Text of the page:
My Story: Jonathan Quick

My story begins at age 5 in Hamden, Connecticut

Wednesday, 12.15.2010 / 1:54 AM / Features
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My Story: Jonathan Quick
Editor's Note: Following the theme of the LA Kings 2010-11 Yearbook, each week we will feature a player telling his story on how he became passionate about this game we all love.

By Jonathan Quick | Special to LAKings.com


Hamden is where I have lived my whole life.  Most of my memories at an early age revolve around the second year I skated.  I played defense then and I wondered if I would still remember how to skate.  I was nervous as heck going out there, but I took one step on the ice and was pleased that I still remembered how.

I played defense for only two years.  I grew up with many kids my age and we played street hockey.  I always wanted to play goalie during street hockey.  Later I told my parents I wasn’t going to play hockey unless they let me be goalie. 

For the first maybe four or five years, the parks and recreation place in our town had goalie equipment.  It was old, beat up equipment that they would let kids use, so I would go to the cages there and they would hand me a glove, blocker, pants, pads and other equipment. 

My hometown has a strong hockey tradition.  We had the Hartford Whalers for a few years, but I grew up watching the New York Rangers.  I wasn’t a huge Whalers fan and I liked that the Rangers had Mark Messier, Brian Leetch and Adam Graves.  Plus they had Mike Richter in net.

The first time I went to an NHL game was with my buddy and his parents.  They had tickets to a Whalers-Detroit Red Wings game.  I was 13 when I went to my second game.  It happened while I was playing with the Junior Rangers in the Pee Wee World Championship Quebec Tournament.  In between periods we got to go out and have a shoot out during the intermission.  So we were able to hang out and watch the game and meet a few of the players.  When I see the kids at an NHL game today go out there during intermission I kind of think back to that.  I was in their shoes 10-12 years ago.

I always liked to play travel hockey.  I played for an organization growing up that was about 45 minutes away, so I would trek down there to practice.  When we played the majority of our games were in New York and New Jersey.  My summer team traveled to Canada a lot for tournaments in Ottawa, Quebec and Toronto.  We traveled at least once or twice a month, and would participate in tournaments around the country.

It was tough for my family with the travel because I have three other siblings in my family.  My mother took care of them and my father usually worked seven days a week.  A lot of the time I would end up going to tournaments with my teammates.  But all the games in-state and within driving distance my family went to. 

At home the closest I got to the NHL was through a player named Matt Martin, who played with the Leafs for a bit, and Todd Hall, who was more of an American League guy most of his career.  Hall played in Hartford when they won the Calder Cup a few years back and then he ended up being one of the assistant coaches when I was at Hamden High.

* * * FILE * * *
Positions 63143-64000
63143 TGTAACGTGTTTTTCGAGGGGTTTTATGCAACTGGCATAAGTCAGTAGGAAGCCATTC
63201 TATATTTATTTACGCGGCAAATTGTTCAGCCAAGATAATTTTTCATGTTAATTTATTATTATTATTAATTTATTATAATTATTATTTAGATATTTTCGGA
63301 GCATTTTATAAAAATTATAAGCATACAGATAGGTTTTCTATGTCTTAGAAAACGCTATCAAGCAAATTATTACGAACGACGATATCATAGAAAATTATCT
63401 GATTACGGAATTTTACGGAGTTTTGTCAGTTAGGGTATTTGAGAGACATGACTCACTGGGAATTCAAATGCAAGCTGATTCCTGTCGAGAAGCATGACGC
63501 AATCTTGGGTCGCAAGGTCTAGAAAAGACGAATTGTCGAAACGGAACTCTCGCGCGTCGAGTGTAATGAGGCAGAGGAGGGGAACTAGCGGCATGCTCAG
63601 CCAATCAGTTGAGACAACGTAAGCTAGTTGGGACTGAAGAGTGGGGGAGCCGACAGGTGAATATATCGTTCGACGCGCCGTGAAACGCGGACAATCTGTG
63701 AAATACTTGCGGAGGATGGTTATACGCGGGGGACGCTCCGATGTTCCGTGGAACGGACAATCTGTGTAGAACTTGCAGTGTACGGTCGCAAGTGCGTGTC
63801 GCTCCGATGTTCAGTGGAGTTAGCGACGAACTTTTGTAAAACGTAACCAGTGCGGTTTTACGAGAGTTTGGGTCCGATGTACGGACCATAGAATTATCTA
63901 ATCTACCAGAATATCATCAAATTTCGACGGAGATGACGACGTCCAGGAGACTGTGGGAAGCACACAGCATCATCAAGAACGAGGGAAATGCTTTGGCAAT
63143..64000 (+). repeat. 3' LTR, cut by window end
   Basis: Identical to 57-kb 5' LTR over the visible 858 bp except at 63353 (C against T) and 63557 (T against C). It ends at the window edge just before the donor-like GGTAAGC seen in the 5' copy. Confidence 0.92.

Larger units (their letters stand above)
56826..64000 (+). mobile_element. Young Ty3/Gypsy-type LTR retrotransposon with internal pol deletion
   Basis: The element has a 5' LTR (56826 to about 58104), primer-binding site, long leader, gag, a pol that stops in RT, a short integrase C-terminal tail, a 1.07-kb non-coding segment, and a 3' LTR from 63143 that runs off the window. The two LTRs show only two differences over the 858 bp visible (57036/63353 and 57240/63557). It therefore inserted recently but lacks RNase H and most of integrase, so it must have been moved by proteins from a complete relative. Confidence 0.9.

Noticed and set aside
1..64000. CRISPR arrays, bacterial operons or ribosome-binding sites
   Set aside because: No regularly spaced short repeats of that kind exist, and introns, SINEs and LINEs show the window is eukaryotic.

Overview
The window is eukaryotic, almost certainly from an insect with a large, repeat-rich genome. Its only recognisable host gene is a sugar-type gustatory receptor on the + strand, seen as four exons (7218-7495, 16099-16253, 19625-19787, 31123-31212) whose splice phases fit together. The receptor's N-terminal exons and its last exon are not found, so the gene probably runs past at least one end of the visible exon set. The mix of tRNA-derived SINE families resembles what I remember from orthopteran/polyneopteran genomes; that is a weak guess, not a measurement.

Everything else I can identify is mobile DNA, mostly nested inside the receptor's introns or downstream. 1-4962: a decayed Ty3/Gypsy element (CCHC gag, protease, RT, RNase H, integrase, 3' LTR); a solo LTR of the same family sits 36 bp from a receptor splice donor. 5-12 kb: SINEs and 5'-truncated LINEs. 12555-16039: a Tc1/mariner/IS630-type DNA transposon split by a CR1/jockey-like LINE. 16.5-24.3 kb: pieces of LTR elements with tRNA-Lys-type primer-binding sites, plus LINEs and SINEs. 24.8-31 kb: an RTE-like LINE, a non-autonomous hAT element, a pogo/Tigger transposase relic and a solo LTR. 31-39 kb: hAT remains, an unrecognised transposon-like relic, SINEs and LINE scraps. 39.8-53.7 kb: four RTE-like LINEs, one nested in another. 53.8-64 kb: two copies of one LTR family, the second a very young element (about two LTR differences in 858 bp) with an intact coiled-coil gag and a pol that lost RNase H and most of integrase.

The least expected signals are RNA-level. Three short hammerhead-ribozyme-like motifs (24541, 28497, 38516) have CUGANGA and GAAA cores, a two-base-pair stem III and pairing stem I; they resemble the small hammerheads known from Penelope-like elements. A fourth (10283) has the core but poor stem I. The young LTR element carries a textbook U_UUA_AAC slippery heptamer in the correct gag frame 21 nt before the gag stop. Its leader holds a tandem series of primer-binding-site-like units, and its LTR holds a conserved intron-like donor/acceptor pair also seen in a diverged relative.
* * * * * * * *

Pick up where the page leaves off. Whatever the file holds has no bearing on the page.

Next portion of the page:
My prep school team had a great season my junior year.  That is when there was talk that pro scouts were looking at me and I ended up having a few interviews going into the draft my senior year.  At that point I knew that college was a definite possibility.  Then after my senior year I was drafted and it was more plausible that maybe I will have an opportunity after college.  But I was taking it one step at a time. 

I decided to go to UMASS-Amherst and I was just focused on playing there.  At the time I just wanted to play and I felt that going there I would have a huge opportunity to play.  Their starting goalie was going into his senior year so I knew even if I didn’t play much at first, my sophomore year would give me an opportunity to be one of the top contenders for the job.

I made the decision after my sophomore year to turn pro.  The Kings had drafted me after my senior year in high school, and this is what I wanted to do.  The opportunity presented itself and I wanted to take advantage of it.  At the same time, though, it was a journey.  I started out in the East Coast League and played about 45 games there.  Looking back on it, it was definitely the best thing for me and it definitely helped me out.  They made me work my way up as opposed to just handing me something that wasn’t earned.

At the beginning of December I got called up to Manchester because of an injury.  I was in Manchester for a week and then got called up to L.A. because of an injury.  I was in L.A. for two weeks and then Jason LaBarbera got healthy so I was sent back down to Manchester.  Then a week later Dan Cloutier got healthy and I was back down in the East Coast League.  Within a month I played all three levels, so that was an interesting month. 

I ended up doing a few more months in Reading and then I went up to Manchester for the first round of the playoffs.  The following year I would have a better chance of making L.A. out of camp and I had a pretty good camp but it didn’t happen.  I ended up in Manchester for the first half of the season. Erik Ersberg got hurt in December and I got an opportunity to play there and they ended up trading LaBarbera. It was me and Ersberg there for the rest of the year. 

It has been a bit of a journey and I think it happened a lot quicker for me than most guys at the goaltending position.  I feel fortunate for the opportunities that have been given to me.